January 5

I wake up several times during the night, partly because cars and trucks honk some sort of greeting to us bike and camper enthusiasts. Also, numerous times due to the rain pouring down and drumming on the tent canvas. I look out and see the mountain completely covered in rain mist. I realize that the planned ascent at half-past six, as set by the alarm, will not happen.

Later in the morning, I have to move the tent. My green tent spot has turned into a puddle. Ten minutes later, I’m in my cozy sleeping bag, still trying to sleep.

At 7:30, it’s still raining, and none of the five of us seems to have any plans to leave. However, just after half-past eight, I start packing up my sleeping bag, mattress, and pillow. The items in the vestibule are soaked.

By the time it’s half-past nine, the rain has decreased, and the worst rain mist is gone, so I decide to head up the 7 km long ascent towards the mountain and Parque Nacional Queulat. The guys from EDl Camping, especially the one with back problems, seem puzzled about finding a doctor. The nearest one is in Puerto Cisnes, 30 km after Ruta X25.

The first kilometer goes fairly well, but then the incline becomes too steep for me, 14-16%, which I can’t handle. Thankfully, these sections are not too long, about 2-300 meters.

After a little over 2 km, there’s a ”Mirador” or viewpoint. A massive waterfall named after the South American condor attracts my and others’ interest. Cyclists from the north, motorcyclists, and drivers are already here, admiring nature’s masterpiece.

Condores Waterfall
Why sholuldn’t southamericas bird of prey has an own waterfall

Brisdge over river Quelat

23 km gravelrod is waiting, but mostly downwards

Glacier in Parque Nacional Queulat

Puyuhuapi is below me and todays cycling is soon over

I continue uphill, pedaling where the slope is not too harsh. Fortunately, the entire road is paved, or rather, covered with concrete.

At the next stop, a bridge over the Queulat River, the sun has come out enough to take off the rain gear. Waterfalls follow one another all the way up the mountain. After a mountainside, I can count five or six of them. The surroundings are indescribably beautiful.

Finally, this ascent ends, a road sign with the text ”Fin Pavimentado” indicates that it’s downhill cycling for a few kilometers and gravel road for 23 km. Now on the other side of the mountain, I put on the rain jacket again, but it comes off after a few kilometers. The gravel road is decent but not great, loose stones and gravel mostly in the curves keep me focused. I meet some cyclists from Italy on their way up, and we exchange a few words.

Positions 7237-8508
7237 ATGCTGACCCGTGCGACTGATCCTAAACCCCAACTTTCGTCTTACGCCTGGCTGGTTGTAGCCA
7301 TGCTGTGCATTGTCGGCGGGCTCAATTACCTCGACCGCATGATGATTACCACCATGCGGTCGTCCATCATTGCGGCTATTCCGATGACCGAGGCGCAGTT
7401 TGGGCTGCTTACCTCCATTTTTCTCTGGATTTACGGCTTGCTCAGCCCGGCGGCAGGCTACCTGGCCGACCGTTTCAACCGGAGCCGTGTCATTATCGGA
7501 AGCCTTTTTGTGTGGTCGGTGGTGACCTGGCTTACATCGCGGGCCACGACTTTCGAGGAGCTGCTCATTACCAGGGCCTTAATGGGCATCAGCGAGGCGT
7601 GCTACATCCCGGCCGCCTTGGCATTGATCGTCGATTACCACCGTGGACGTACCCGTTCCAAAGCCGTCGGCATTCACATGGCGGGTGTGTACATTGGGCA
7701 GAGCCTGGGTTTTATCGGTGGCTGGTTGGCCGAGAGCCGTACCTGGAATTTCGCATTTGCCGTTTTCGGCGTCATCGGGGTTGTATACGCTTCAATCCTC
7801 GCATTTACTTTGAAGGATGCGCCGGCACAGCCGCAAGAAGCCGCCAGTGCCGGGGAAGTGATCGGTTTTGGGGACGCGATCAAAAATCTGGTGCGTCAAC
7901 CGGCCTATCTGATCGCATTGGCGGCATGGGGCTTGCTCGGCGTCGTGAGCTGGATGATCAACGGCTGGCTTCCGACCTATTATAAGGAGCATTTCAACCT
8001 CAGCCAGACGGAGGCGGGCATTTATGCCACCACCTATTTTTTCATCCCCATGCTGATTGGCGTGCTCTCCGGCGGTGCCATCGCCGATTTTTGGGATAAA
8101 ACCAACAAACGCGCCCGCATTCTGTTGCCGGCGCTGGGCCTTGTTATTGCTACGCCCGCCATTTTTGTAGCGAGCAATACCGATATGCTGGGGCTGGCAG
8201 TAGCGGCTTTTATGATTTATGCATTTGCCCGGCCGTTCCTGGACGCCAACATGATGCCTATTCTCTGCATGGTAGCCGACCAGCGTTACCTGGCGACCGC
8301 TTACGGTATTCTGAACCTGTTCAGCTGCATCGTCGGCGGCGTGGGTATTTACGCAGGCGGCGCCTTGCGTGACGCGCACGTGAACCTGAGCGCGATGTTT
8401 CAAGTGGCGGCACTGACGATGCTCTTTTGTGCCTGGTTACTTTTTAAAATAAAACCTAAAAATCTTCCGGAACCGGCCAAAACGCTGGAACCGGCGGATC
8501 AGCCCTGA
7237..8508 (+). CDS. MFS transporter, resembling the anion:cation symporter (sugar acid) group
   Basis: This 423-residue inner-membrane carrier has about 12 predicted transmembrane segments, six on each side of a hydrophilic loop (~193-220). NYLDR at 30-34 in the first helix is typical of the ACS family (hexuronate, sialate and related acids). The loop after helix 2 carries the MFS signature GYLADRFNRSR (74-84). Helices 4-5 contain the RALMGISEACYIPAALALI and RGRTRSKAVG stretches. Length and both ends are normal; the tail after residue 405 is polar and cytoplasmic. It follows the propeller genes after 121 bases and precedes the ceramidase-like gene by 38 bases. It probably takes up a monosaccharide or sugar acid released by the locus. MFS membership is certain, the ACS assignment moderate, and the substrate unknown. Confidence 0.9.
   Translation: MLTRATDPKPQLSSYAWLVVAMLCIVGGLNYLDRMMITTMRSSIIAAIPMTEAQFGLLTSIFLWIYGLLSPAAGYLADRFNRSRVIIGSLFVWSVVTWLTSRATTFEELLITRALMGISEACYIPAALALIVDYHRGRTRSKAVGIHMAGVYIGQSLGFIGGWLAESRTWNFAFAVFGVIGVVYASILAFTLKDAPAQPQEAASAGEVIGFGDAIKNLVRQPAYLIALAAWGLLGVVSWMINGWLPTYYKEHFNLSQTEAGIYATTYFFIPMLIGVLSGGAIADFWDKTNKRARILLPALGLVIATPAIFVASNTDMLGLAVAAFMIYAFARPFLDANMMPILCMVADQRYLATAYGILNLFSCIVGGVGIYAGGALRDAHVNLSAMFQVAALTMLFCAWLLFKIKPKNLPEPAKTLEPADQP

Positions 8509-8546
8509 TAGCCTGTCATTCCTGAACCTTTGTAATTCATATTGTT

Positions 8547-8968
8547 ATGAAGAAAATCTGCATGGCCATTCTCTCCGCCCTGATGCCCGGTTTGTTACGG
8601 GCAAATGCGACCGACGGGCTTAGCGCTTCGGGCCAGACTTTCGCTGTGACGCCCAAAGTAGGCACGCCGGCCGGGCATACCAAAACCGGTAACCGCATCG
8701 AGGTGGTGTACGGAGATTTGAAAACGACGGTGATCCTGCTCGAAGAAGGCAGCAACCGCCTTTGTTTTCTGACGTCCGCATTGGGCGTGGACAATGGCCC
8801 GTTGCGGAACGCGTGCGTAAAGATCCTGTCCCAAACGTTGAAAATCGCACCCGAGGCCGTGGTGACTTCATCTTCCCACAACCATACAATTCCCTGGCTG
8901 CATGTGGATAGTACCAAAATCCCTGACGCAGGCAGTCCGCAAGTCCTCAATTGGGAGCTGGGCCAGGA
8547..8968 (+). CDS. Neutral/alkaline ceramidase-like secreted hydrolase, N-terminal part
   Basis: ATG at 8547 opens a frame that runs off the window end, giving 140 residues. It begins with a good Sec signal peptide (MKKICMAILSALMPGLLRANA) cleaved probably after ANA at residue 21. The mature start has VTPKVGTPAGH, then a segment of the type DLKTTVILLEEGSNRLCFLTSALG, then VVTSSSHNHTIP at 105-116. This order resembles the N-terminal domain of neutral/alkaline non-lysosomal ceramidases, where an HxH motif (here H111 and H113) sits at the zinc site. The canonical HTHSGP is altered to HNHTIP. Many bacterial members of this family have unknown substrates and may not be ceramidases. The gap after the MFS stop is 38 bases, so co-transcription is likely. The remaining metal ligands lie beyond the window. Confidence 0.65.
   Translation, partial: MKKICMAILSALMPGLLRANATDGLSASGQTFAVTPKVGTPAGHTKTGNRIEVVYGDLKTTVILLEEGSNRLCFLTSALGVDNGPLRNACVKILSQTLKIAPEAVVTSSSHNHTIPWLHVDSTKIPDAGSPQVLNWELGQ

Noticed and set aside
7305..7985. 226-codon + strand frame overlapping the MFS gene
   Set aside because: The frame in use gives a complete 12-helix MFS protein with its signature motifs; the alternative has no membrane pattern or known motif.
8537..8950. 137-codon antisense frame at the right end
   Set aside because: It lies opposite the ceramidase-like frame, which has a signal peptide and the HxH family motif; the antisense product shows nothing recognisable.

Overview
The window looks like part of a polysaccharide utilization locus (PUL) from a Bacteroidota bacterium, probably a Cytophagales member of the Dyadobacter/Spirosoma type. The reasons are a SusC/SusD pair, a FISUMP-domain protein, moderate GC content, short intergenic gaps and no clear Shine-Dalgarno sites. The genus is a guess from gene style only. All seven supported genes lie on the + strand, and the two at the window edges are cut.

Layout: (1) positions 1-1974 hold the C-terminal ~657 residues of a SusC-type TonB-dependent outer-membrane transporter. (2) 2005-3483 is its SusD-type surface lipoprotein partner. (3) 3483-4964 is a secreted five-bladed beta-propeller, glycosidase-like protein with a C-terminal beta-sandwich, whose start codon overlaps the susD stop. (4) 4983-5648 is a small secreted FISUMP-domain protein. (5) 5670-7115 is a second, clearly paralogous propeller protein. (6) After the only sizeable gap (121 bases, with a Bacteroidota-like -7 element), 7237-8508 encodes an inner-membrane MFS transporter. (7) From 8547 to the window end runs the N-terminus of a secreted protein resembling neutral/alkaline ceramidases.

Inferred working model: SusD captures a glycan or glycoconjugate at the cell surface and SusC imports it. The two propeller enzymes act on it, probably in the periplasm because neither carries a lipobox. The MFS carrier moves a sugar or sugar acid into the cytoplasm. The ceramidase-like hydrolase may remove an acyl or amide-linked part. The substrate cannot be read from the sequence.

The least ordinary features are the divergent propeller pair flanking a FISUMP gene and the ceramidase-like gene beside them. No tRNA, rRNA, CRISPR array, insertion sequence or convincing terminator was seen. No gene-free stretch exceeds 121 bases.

At the foot of the mountain, parts of the road are concrete, but only on the left side and only partially.

When I reach Valles los Coihues, there’s an abandoned roadside inn and bar. I stop for coffee and a Coke, enjoying the nice weather for about 45 minutes.

Then off again, and after a few kilometers, I see the younger couple I camped with the evening before. They have taken a break for some chip snacking. We talk for a while, and I mention my plan to stop at a thermal bath if they have rooms available. Otherwise, I plan to go all the way to Puyuhuapi.

The road is still paved, with only occasional small hills. All the while, there’s a bay that is unknown to me on my side. Just after half-past five, I arrive in Puyuhuapi, bathed in sunlight.

There is essentially only one street, and everything gathers there—bars, restaurants, hostels, hosterias, and guesthouses. Everything revolves around tourism. I had noticed earlier that Hostel Rossbach seems both nice and well-kept. It is also situated very beautifully.

Hostel Rossbach
(Photo from Google)

The owner meets me and first shows my room, which has a kitchen, refrigerator, stove, and microwave. Two beds neatly made, a bathroom with a shower, and a terrace with a view of the bay. Then she shows me the laundry room with a washing machine and dryer, along with detergent. I can store the bike in a storage room.

Below my room, protected by trees and large plants, is the breakfast room, and she asks when it suits me…

8 o’clock is my answer.

I retrieve my belongings from the bike and then put it in the storage room. Unpack and make coffee, which is also provided in the room.

Later, I gather all the dirty and wet clothes and start the washing machine. I have to use my mobile to translate what all the designations on the machine mean. A few hours later, everything is washed and dry. I prepare dinner and drink coffee while watching Spanish TV, football from the Premier League.

I fall asleep peacefully at 22:00.

Distance: 54.83 km

Average Speed: 13.6 km/h

Max Speed: 46.7 km/h

Cycling Time: 4.01 h/m

Total Time: 7:41 h/m

Medium Temp: 19.0 C

Max Temp: 30 C

Min Temp: 12.0 C

Total Climbing: 566 m

See Yeah
// The Global Cyclist 1726